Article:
How The Internet Works – Episode 4.

How the Internet works – Episode 4


Packets and Packet Switching: How Information Travels on the Internet


You don’t need to be in IT to understand the ins and outs of the Internet. Our How the Internet Works series will teach you everything you need to know about the Internet: from its core functionality to how that’s possible.


Our last post explored how all the devices connected to the Internet are able to “speak” to one another by understanding a common set of protocols called TCP/IP.


Think of TCP/IP as the universal language of the Internet. They tell computers how to break data files into bits and place them into packets for transmission across the world. And when the packets arrive at their destination, the receiving device also knows how to reassemble the data.


In this post, we’re taking a look at how these clever little packets get from one device to another.


Packet Switching and Interconnectivity.


What really makes the Internet functional – and beautiful – is packet switching.


Packet switching allows the packets of data to split up and travel independently over several different routes to their destination. It also means that several types of data (video packets, email packets – even voice call packets) can travel on the same route at the same time.


If a route is down or heavily congested, packets can be easily redirected to a more appropriate one. Much the same as your GPS can navigate you on alternate routes.


Before we can discuss how these routes are determined, here’s a quick look at the process that the packets follow from one device to another.


Protocol Stacks


You wouldn’t get dressed, put your shoes on and brush your hair before getting into the shower, would you? In the same way, computers rely on protocols to make sure they follow these steps in the right order.


A group of protocols working together is called a protocol stack. Protocol stacks are made up of various layers, which each contain instructions to let both sides understand what it should do with the packets.
TCP/IP , which we spoke about in our previous post, is an example of a protocol stack.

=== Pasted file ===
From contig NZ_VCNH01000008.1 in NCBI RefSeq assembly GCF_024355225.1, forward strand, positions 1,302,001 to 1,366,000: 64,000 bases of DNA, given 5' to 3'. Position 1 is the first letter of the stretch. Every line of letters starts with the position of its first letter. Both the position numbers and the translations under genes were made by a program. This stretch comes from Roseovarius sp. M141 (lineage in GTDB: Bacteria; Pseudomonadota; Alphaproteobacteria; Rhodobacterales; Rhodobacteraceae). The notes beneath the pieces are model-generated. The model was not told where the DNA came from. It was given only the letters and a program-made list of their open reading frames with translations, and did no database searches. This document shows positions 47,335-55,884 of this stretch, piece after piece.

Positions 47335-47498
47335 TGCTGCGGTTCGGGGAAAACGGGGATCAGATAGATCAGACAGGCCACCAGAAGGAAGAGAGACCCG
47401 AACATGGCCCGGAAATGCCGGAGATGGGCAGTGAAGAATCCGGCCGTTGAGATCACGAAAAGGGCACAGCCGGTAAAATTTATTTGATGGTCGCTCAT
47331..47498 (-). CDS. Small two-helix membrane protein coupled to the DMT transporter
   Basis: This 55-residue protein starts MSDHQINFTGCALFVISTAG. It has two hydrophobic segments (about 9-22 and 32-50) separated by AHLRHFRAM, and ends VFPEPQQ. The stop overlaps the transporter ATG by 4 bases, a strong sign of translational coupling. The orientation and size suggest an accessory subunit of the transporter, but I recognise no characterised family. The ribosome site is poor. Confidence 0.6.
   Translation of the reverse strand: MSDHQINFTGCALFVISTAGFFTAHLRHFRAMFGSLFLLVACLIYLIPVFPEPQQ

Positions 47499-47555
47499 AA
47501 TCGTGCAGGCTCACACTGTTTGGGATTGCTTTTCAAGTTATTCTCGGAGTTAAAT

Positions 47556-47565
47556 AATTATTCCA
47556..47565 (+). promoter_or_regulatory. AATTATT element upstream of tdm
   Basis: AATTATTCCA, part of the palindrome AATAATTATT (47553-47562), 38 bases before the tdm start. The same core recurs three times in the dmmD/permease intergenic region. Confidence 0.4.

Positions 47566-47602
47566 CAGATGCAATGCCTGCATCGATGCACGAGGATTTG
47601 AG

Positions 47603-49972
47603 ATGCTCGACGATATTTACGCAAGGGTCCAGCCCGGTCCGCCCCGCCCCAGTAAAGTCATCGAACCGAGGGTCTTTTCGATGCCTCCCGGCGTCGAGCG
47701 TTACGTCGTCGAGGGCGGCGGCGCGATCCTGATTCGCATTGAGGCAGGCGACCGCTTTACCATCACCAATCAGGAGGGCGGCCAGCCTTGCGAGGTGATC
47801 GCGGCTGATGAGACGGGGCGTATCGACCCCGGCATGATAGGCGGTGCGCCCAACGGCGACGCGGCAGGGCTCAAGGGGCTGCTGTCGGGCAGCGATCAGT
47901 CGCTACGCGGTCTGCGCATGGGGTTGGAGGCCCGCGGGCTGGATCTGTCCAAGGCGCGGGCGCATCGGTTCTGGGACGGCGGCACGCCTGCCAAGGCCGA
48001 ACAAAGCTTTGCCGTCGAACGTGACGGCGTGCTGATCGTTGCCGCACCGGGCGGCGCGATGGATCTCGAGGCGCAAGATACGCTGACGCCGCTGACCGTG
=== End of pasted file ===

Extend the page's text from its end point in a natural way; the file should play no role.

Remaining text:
The TCP/IP Protocol Stack


The TCP/IP protocol stack is made up of four layers. These layers are responsible for disassembling data into packets, addressing, routing and delivering them, and finally ensuring correct reassembly.


When you want to send data across the net, the data will go through each of these layers in a specific order: Application → Transport → Internet → Network. This same order is reversed when data is received.


  1. Application: The application layer is where communications protocols and interface methods work, standardising functions like email (SMTP) and file transfers (FTP) for example.
  2. Transport: The transport layer is where your TCP steps in, asking other devices on the network if they’re willing to accept the information from the local device.
  3. Internet: The Internet layer is where Internet Protocol uses your IP address to establish which device it is communicating with.
  4. Network: The network interface routes data between devices on your network and manages the exchange of data between your network and the outside world.


How Packet Routes are Determined


Multiple factors determine the packets’ routes, such as time (the fastest route available) and the relationships between Internet Service Providers (ISPs).


Your Internet Service Provider maintains relationships with many other ISPs to ensure there are as many options for routing your data as possible. When your message leaves your computer, it travels to your ISP, and they send the packets over the fastest available routes.


Quality of Service (QoS) and Prioritising.


Essentially, QoS is your network’s ability to achieve maximum bandwidth by prioritising certain types of data ahead of others. QoS applies to certain network traffic, such as streaming media, online gaming, Voice over Internet Protocol (VoIP) and virtual conferencing.


How it works.


Imagine that you’re watching Netflix on a Saturday evening, you have a VoIP line, and a call comes through.


Packet switching allows both the video and voice packets to be routed over your Internet line.


Prioritisation, determined by your ISP, involves inspecting packet headers to identify the data traffic and determining the order that the packets then need to be received in.


This means that when your friend calls, your VoIP phone will still ring. In fact, you’ll be able to take the phone call while Netflix runs simultaneously, without anything being interrupted.


Who is responsible for your Internet experience?


It’s up to your ISP to determine the best combination Quality of Service elements, to achieve maximum bandwidth. Your ISP will focus on and constantly refine, their QoS and prioritisation policies – as this makes the difference between an okay Internet experience and a brilliant one.


Did you know? At BitCo, we maintain and manage our entire network. We are therefore able to guarantee a high level of performance for data flow. Find out more about our Business Optimised Internet Packages.


Don’t miss out on the next instalment of our How the Internet Works series, where we’ll show you how all of the components of the Internet come together and function.


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